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The fundamental proposition of materialism is that matter is the only reality. Therefore consciousness is nothing but brain activity. It is either like a shadow, an ‘epiphenomenon’, that does nothing, or it is just another way of talking about brain activity. However, among contemporary researchers in neuroscience and consciousness studies there is no consensus about the nature of minds.
Leading journals such as Behavioural and Brain Sciences and the Journal of Consciousness Studies publish many articles that reveal deep problems with the materialist doctrine. The philosopher David Chalmers has called the very existence of subjective experience the ‘hard problem’. It is hard because it defies explanation in terms of mechanisms. Even if we understand how eyes and brains respond to red light, the experienceof redness is not accounted for.
In biology and psychology the credibility rating of materialism is falling. Can physics ride to the rescue? Some materialists prefer to call themselves physicalists, to emphasise that their hopes depend on modern physics, not nineteenth-century theories of matter. But physicalism’s own credibility rating has been reduced by physics itself, for four reasons.
First, some physicists insist that quantum mechanics cannot be formulated without taking into account the minds of observers. They argue that minds cannot be reduced to physics because physics presupposes the minds of physicists.
Second, the most ambitious unified theories of physical reality, string and M-theories, with ten and eleven dimensions respectively, take science into completely new territory. Strangely, as Stephen Hawking tells us in his book The Grand Design(2010), ‘No one seems to know what the “M” stands for, but it may be “master”, “miracle” or “mystery”.’ According to what Hawking calls ‘model-dependent realism’, different theories may have to be applied in different situations.
‘Each theory may have its own version of reality, but according to model-dependent realism, that is acceptable so long as the theories agree in their predictions whenever they overlap, that is, whenever they can both be applied.’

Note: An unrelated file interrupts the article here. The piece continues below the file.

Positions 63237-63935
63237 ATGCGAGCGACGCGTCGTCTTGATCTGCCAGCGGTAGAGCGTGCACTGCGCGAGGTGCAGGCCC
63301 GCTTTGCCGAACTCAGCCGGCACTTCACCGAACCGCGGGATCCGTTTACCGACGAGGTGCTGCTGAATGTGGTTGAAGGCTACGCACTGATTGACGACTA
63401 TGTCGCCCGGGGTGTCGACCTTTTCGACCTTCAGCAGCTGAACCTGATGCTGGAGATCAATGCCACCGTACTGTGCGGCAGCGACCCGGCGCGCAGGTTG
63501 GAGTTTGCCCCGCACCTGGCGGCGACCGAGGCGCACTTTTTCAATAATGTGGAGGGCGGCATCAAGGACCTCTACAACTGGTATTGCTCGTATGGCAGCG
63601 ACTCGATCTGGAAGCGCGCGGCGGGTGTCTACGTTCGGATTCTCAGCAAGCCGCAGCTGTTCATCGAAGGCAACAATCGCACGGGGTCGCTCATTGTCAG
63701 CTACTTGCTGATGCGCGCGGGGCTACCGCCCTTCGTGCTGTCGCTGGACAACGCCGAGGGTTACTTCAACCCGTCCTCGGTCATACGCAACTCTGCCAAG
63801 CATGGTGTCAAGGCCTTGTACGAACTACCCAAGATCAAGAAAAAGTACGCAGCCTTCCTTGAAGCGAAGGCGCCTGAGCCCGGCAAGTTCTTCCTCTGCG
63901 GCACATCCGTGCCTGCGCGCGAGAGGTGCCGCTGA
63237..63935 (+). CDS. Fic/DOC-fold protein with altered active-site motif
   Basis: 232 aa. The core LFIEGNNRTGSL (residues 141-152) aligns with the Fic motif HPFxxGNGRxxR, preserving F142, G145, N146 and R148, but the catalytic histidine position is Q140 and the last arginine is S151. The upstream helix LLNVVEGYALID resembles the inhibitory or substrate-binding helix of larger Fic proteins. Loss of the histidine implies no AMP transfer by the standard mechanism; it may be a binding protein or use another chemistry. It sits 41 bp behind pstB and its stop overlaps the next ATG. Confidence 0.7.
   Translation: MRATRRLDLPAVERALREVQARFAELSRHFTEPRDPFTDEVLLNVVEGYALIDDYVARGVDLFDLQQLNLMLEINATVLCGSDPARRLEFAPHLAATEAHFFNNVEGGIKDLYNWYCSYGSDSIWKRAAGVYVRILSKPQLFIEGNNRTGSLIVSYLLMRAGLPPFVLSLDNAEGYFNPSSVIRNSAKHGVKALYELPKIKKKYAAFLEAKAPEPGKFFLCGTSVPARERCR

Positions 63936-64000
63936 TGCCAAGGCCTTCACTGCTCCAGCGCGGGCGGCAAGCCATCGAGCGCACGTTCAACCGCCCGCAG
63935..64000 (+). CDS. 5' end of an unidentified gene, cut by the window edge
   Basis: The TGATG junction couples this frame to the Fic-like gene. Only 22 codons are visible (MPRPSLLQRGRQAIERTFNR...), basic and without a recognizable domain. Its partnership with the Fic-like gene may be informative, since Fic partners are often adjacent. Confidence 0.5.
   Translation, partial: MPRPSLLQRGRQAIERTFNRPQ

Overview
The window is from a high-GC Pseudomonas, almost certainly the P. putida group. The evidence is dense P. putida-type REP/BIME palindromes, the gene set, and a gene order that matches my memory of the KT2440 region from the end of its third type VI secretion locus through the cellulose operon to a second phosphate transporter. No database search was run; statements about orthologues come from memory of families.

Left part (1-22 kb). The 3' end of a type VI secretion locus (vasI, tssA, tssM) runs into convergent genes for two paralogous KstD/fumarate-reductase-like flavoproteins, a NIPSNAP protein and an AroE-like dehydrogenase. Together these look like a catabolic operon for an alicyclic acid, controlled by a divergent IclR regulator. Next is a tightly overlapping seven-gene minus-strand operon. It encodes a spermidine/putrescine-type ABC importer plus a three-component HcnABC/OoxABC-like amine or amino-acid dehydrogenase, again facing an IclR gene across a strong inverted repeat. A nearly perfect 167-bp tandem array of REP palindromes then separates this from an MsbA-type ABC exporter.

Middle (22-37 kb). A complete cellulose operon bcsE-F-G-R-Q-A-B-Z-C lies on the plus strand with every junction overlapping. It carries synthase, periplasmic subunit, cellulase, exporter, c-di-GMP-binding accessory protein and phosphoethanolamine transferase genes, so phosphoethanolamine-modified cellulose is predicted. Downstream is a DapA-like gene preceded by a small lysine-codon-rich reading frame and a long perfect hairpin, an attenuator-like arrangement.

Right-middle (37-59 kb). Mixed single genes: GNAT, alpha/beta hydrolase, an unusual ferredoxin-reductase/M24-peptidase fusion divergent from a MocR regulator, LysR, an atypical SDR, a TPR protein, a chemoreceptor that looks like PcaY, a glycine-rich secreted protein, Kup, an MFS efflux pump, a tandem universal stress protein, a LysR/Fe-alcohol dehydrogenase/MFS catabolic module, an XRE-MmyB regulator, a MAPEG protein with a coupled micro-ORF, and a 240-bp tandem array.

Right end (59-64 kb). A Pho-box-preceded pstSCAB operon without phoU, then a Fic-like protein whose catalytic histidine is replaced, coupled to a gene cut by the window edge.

String theories and M-theories are currently untestable so ‘model-dependent realism’ can only be judged by reference to other models, rather than by experiment. It also applies to countless other universes, none of which has ever been observed. As Hawking points out,
M-theory has solutions that allow for different universes with different apparent laws, depending on how the internal space is curled. M-theory has solutions that allow for many different internal spaces, perhaps as many as 10500, which means it allows for 10500 diff erent universes, each with its own laws … The original hope of physics to produce a single theory explaining the apparent laws of our universe as the unique possible consequence of a few simple assumptions may have to be abandoned.
Some physicists are deeply sceptical about this entire approach, as the theoretical physicist Lee Smolin shows in his book The Trouble with Physics: The Rise of String Theory, the Fall of a Science and What Comes Next(2008). String theories, M-theories and ‘modeldependent realism’ are a shaky foundation for materialism or physicalism or any other belief system, as discussed in Chapter 1.
Third, since the beginning of the twenty-first century, it has become apparent that the known kinds of matter and energy make up only about four per cent of the universe. The rest consists of ‘dark matter’ and ‘dark energy’. The nature of 96 per cent of physical reality is literally obscure (see Chapter 2).
Fourth, the Cosmological Anthropic Principle asserts that if the laws and constants of nature had been slightly different at the moment of the Big Bang, biological life could never have emerged, and hence we would not be here to think about it (see Chapter 3).
So did a divine mind fine-tune the laws and constants in the beginning? To avoid a creator God emerging in a new guise, most leading cosmologists prefer to believe that our universe is one of a vast, and perhaps infinite, number of parallel universes, all with different laws and constants, as M-theory also suggests. We just happen to exist in the one that has the right conditions for us.
This multiverse theory is the ultimate violation of Occam’s Razor, the philosophical principle that ‘entities must not be multiplied beyond necessity’, or in other words, that we should make as few assumptions as possible. It also has the major disadvantage of being untestable. And it does not even succeed in getting rid of God. An infinite God could be the God of an infinite number of universes.
Materialism provided a seemingly simple, straightforward worldview in the late nineteenth century, but twenty-first-century science has left it behind. Its promises have not been fulfilled, and its promissory notes have been devalued by hyperinflation.
I am convinced that the sciences are being held back by assumptions that have hardened into dogmas, maintained by powerful taboos. These beliefs protect the citadel of established science, but act as barriers against open-minded thinking.
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